I emailed her to urge her to join but as I am not technically in her constituency (the border is just down the road, my MP is Bridget Prentice and she can’t sign because she’s in government and anyway she would never dare stepping out of line, she knows what’s good for her) the only answer I got was the following message from her secretary:

” Thank you for your email. Unfortunately there is strict Parliamentary protocol which states that MPs can only deal with enquiries from their own constituents.

I am sorry we cannot be of more help.”

But I have instead just discovered that Joan Ruddock MP did take an interest in the FoIA, in fact she actively urged Labour MPs to vote for a shameful bill exempting themselves from the effect of the FoIA.

Here’s from the email to the Labour group at Parliament urging them to show support for this disgraceful piece of legislation (click here for the full email):

If you support the principle of keeping MP’s casework confidential it would be extremely helpful if you could let us know your availability on the 18th May, ideally from 9.30 – 14.30, but certainly from 10.30-14.00. We need at least 100 MPs from all parties to be present in the event of a closure motion.
We look forward to hearing from you.


Regards,

Tony Lloyd, Angela Eagle, Kevan Jones, Ann Cryer, Joan Ruddock, Martin Salter and Don Touhig.

Today this shameful bill passed through parliament and reached the House of Lords.

It is important to remember that there is already in place a data protection Act to protect the privacy of constituents dealing with their MPs.

Well done Joan for putting yourself above mortals.

Making sense

May 17, 2007

I spoke again at Mayor and Cabinet yesterday. This time I had five full minutes available but used only about one minute and I think it was a good idea. I take Barry Quirk’s nodding in apparent agreement as an indication that I was making sense.

Mayor Bullock rejected my request and that’s another strong indication that I was making sense.

I think that I start to master this skill of speaking at Mayor and Cabinet. This time, strong of the experience of the last time I spoke there I didn’t give them any rope to get back at me, I also kept my argument confined to one point, avoided expanding it to water it down or offer multiple choices so that the main point can be ignored by picking on the periphery. Result? They ignored it all.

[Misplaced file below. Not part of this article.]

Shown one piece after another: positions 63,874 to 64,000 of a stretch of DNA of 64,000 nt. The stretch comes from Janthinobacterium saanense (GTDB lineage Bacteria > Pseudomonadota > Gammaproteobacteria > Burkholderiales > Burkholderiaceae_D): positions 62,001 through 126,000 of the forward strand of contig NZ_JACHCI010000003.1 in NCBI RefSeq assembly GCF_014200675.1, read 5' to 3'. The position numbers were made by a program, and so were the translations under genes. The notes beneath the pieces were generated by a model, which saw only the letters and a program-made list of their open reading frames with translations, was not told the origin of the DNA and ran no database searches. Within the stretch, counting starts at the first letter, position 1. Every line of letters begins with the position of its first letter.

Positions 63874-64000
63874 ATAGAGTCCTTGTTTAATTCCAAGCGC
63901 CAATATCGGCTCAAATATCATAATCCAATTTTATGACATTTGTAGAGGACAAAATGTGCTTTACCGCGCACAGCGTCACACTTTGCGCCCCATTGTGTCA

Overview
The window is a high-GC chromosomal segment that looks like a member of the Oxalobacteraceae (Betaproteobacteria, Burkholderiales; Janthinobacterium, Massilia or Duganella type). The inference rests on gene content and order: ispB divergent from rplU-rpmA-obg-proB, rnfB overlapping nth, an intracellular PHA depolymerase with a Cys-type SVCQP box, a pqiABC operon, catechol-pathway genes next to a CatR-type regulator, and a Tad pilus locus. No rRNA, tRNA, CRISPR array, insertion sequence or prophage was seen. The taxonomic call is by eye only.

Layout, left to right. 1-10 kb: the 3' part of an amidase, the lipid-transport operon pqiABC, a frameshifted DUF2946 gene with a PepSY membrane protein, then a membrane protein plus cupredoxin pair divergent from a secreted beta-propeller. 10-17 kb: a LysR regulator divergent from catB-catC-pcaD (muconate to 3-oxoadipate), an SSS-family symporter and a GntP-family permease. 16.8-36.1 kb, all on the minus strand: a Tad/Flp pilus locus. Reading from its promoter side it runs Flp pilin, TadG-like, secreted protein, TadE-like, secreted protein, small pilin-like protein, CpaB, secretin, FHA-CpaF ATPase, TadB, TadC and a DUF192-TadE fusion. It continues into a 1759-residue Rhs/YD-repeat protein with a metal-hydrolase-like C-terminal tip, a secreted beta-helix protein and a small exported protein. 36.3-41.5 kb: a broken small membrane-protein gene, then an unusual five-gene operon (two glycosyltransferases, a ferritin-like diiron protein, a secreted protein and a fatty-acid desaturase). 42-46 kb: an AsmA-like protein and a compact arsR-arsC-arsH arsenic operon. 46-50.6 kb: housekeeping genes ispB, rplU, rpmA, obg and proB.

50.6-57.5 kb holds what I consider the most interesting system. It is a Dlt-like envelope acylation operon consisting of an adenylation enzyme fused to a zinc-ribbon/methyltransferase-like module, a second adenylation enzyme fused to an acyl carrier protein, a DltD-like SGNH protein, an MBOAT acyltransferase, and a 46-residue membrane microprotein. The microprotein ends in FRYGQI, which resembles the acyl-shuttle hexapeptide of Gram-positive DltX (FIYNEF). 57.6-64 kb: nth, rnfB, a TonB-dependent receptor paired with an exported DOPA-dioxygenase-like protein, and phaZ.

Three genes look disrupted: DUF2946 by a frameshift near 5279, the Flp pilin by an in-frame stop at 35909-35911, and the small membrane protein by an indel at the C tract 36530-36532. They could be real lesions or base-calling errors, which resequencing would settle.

To counter my request the Mayor was offered by an officer a very nice string of factual inaccuracies that he kindly accepted without the slightest blink.

It then came the time of the round of opinion from the distinguished members of the Cabinet.
As I was listening to them I was thinking that if I had had the courage to put up such arguments as theirs I would have been eaten up alive, but there you go, that’s the privilege of being a member of the Bullock cabinet. They all avoided speaking of the subject matter but kept rigorously by the shallow end of the talk about pools.
“I spoke with three women at the pool and they were all excited about having a new gym” said one of them.

Can you imagine if I had said to the Mayor “I spoke with three chaps in the changing rooms and they all told me that they’d rather have this one refurbished if all you’re prepared to build is that blot”?

What I did say instead was that as he was committing to spend £20k on a consultation to ask people if they wanted the pool at Ladywell or Loampit Vale it would be opportune to have a study to determine the pros and cons of the possible choices to allow the public to make an informed decision.

That was rejected, he instead agreed with officers to commit to one of the options from now despite consulting with the public on the options.